Articles Posted in Aquaculture

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Atlantic_Salmon-1024x683The Washington State Senate has voted 31-16 to ban all new Atlantic salmon farming in the state and phase out net pen farming by 2025. The phasing out plan will happen gradually as existing aquatic leases expire. This is an update to a post dated August 29, 2017, when we reported that a net pen breach was discovered after Lummi fishers began catching rouge Atlantic salmon along with indigenous Chinook salmon. It was estimated that over 250,000 Atlantic salmon escaped into the Salish Sea.

Initially, Cooke Aquaculture, the owner of the pens, reported that the net pen breach was due to the solar eclipse and high tides. However, after a four-month investigation by three state agencies, it was found that the escape was due to poor maintenance and negligence. At the time of the breach, Hilary Franz, Commissioner of Public Lands, had already terminated two leases with Cooke at Cypress Island and Port Angeles due to violations of their lease agreement.

“The state ban is a strong stance to ensure the protection of our marine environment and native salmon populations in the Salish Sea,” said Senator Kevin Ranker. “We have invested far too much in the restoration of our Salish Sea. The economic, cultural, and recreational resources of these incredible waters will no longer be jeopardized by the negligent actions of this industry.”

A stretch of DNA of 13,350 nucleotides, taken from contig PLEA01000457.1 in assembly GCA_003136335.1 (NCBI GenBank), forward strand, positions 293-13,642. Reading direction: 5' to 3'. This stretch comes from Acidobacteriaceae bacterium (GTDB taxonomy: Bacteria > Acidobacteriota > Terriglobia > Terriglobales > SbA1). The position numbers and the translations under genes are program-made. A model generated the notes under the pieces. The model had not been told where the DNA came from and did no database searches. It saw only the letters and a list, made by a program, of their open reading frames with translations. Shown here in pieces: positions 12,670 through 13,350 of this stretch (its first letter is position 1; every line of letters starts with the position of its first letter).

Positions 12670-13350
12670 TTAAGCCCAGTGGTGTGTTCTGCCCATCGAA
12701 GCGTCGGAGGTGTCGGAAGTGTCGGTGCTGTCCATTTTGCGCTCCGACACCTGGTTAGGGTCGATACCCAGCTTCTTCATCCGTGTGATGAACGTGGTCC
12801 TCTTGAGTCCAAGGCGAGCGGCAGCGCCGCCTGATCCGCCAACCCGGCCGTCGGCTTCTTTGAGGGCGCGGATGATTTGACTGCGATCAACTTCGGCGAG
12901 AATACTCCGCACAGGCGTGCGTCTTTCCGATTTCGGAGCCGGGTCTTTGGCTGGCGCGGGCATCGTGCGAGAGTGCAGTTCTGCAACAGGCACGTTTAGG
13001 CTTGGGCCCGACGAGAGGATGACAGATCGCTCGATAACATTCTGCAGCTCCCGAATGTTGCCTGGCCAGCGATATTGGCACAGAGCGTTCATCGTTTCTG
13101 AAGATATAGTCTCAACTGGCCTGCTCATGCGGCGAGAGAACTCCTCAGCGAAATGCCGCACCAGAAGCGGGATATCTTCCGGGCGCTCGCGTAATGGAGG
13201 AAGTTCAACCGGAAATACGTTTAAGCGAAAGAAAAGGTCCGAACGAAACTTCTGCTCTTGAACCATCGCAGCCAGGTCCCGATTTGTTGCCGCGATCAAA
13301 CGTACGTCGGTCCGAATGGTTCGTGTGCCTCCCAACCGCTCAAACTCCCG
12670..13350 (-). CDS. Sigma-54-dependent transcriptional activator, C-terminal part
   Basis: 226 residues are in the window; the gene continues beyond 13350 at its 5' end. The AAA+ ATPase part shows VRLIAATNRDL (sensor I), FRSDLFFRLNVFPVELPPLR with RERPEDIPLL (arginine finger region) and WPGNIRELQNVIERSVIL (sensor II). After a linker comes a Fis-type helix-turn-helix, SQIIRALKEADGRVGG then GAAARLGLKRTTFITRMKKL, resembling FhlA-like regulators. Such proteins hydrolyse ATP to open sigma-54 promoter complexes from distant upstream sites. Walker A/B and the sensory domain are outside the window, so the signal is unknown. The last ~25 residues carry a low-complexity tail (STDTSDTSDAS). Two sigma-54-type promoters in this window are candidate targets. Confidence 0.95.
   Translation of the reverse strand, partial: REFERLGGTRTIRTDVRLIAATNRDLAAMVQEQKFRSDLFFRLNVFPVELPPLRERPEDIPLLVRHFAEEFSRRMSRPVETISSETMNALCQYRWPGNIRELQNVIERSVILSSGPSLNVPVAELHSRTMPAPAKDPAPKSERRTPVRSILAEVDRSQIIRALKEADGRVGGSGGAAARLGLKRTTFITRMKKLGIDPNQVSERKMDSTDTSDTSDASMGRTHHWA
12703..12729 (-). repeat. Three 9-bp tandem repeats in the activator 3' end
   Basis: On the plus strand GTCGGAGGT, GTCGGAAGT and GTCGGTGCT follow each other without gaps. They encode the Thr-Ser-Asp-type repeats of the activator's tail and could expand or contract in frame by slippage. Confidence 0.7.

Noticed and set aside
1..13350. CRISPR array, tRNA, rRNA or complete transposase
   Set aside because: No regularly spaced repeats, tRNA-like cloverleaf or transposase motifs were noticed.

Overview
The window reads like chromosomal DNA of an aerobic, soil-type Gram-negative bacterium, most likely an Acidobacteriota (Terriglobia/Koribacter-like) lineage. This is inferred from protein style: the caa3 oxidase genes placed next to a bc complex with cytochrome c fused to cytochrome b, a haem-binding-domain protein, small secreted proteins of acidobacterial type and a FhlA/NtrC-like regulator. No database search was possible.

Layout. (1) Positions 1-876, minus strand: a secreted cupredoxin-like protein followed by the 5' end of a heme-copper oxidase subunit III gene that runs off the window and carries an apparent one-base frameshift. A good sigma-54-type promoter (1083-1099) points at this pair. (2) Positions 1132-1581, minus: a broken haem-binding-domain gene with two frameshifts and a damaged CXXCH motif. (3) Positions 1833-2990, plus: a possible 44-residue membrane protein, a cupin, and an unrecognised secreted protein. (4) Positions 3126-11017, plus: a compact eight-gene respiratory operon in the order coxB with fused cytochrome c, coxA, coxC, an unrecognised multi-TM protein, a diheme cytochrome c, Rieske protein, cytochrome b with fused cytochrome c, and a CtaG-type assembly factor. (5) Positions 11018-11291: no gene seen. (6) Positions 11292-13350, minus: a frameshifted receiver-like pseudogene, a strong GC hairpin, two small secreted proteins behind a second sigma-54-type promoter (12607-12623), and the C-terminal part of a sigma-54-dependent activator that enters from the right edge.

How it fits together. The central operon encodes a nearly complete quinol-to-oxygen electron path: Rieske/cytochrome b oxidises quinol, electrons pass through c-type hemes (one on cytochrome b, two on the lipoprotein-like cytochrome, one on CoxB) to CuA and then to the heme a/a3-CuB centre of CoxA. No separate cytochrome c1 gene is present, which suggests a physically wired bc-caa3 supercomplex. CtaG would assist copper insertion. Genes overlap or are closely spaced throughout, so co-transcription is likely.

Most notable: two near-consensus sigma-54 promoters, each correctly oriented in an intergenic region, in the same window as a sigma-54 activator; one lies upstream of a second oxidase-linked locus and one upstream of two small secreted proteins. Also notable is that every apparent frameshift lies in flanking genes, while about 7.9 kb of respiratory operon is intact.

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AtlanticSalmon-e1504048126863A breach in a net pen was initially blamed on high tides and the eclipse.  However, in a revised press release, Cooke Aquaculture no longer listed the eclipse as a possible cause, but rather “Exceptionally high tides and currents caused damage to a salmon farm that has been in operation near Cypress Island for approximately 30 years.”

Whatever the cause of the Atlantic salmon spill on Cyprus Island, aquaculture operations have been put on hold in the Pacific Northwest after a moratorium was placed on new and pending permits for fish farming in Washington State. Governor Jay Inslee and Hilary Franz, Commissioner of Public Lands, jointly imposed the freeze on permits after the Cooke Aquaculture Pacific net pen breech occurred on August 19th.

Cooke leases public bedlands from the Department of Natural Resources, and is now in violation of that lease agreement. In order for Canadian based Cooke Aquaculture Pacific to be “in compliance” with the terms of their lease, they must clean up and manage pen failures at the Cypress Island facility said Cori Simmons, head of communications for the Department of Natural Resources.